Immediate Money Through Loans
Nevada allows lenders to pretty much charge any rate the lender and borrower agree to. This has led to a whole bunch of lending companies that want to lend you money against your lawsuit.
A person insured by State Farm rear-ends you thru careless driving, the police are called and cite the State Farm insured and there is $9,000 property damage to your car and you claim terrific neck and/or back pain and immediately begin treatment with a chiropractor. You don't have a history of making multiple auto accident claims. It's a pretty safe bet that State Farm is going to end up paying many thousands of dollars. So a personal injury claims lender is happy to offer you a $1500 loan at a 50% annual interest rate if you and your attorney sign the paperwork.
The only problem is that after the lawyer gets paid and the health care providers get paid and the lender gets paid back with 50% annual interest, there isn't much left for you. That's why most of us who represent injury victims don't like to see our clients take out such loans.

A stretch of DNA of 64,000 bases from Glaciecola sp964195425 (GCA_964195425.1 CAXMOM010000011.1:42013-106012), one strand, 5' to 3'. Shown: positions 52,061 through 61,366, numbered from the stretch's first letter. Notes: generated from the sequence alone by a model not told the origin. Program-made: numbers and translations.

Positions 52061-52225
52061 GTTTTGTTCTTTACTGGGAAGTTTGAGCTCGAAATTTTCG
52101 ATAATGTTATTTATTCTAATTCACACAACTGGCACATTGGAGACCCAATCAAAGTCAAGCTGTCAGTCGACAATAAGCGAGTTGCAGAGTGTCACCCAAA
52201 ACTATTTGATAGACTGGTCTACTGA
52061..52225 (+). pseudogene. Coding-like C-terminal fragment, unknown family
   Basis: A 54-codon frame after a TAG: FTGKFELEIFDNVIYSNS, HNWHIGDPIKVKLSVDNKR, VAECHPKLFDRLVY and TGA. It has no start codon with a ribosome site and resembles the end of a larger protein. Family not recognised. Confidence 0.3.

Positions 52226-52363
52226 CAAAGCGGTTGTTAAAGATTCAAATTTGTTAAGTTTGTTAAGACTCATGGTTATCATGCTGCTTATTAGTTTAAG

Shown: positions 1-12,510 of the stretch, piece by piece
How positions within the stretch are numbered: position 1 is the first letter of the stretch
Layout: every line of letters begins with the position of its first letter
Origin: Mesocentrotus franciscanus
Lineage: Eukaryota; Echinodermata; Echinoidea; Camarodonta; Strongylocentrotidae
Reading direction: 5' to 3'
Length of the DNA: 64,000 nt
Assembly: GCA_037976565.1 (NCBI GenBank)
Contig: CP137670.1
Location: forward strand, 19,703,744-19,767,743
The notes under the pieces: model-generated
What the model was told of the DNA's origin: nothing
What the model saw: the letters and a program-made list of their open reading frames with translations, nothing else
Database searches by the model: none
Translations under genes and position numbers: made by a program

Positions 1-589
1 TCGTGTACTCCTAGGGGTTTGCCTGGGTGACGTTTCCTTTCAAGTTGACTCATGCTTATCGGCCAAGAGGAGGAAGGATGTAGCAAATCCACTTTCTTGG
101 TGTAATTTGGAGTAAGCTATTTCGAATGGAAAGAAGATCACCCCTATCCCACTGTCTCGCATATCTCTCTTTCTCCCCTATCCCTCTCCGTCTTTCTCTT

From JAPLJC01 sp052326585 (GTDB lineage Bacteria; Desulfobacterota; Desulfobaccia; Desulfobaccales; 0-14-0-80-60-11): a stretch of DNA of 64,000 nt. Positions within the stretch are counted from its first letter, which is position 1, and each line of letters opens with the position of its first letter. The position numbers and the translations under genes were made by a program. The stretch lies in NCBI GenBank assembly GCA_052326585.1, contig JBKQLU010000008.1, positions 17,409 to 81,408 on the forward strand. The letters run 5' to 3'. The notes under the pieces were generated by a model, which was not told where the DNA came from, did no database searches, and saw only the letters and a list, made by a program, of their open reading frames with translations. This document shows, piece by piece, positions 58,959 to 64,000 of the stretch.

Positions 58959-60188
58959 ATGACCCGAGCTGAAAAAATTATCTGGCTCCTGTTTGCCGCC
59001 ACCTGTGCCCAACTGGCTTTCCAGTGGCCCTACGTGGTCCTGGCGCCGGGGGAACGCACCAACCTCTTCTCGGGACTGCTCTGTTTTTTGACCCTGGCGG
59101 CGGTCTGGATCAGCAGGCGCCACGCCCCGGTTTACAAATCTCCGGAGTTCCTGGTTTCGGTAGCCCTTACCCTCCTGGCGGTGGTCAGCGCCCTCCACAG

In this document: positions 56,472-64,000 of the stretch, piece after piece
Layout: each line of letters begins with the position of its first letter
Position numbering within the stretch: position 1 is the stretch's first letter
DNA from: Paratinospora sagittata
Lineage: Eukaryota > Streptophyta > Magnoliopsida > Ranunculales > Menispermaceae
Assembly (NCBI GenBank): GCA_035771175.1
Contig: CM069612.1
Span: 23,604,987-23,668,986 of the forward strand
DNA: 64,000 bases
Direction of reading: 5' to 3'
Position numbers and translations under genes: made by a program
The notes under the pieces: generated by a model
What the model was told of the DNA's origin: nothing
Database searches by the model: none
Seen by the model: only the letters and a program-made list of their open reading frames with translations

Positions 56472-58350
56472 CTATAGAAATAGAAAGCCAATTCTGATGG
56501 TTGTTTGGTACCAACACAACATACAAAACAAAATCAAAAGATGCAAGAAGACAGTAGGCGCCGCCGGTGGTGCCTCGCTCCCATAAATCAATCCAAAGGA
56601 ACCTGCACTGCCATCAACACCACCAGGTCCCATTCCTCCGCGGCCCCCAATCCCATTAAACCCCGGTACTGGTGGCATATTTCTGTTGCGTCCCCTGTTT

Yes, we can all get you immediate money on your claim in most or many cases, but you will end up with a smaller amount due to the sky high interest rates the lenders charge.
Can't the lawyer just loan you your rent payment for the time you are out of work? No, not legally. The State Bar does not allow lawyers to make loans to their clients in personal injury cases.
However, the lawyer is allowed to advance case costs such as filing fees, expert fees etc. The lawyer cannot charge the client interest. Now a new type of injury lender has arisen. This lender wants to loan cases costs to the lawyer at a high interest rate and now the lawyer can pass on the interest costs to you the client. We don't do that at Reed & Mansfield.
Low 25% Contingency Fee
We Win Car, Truck, Bike, Motorcycle, Boat, Pedestrian, Vaccine, and Defective Products cases. If the Police blame others and not you, we charge only a 25% fee. No fee unless you win.
Phone (702) 343-0494 or fill out the form below for a free, no-obligation initial consultation.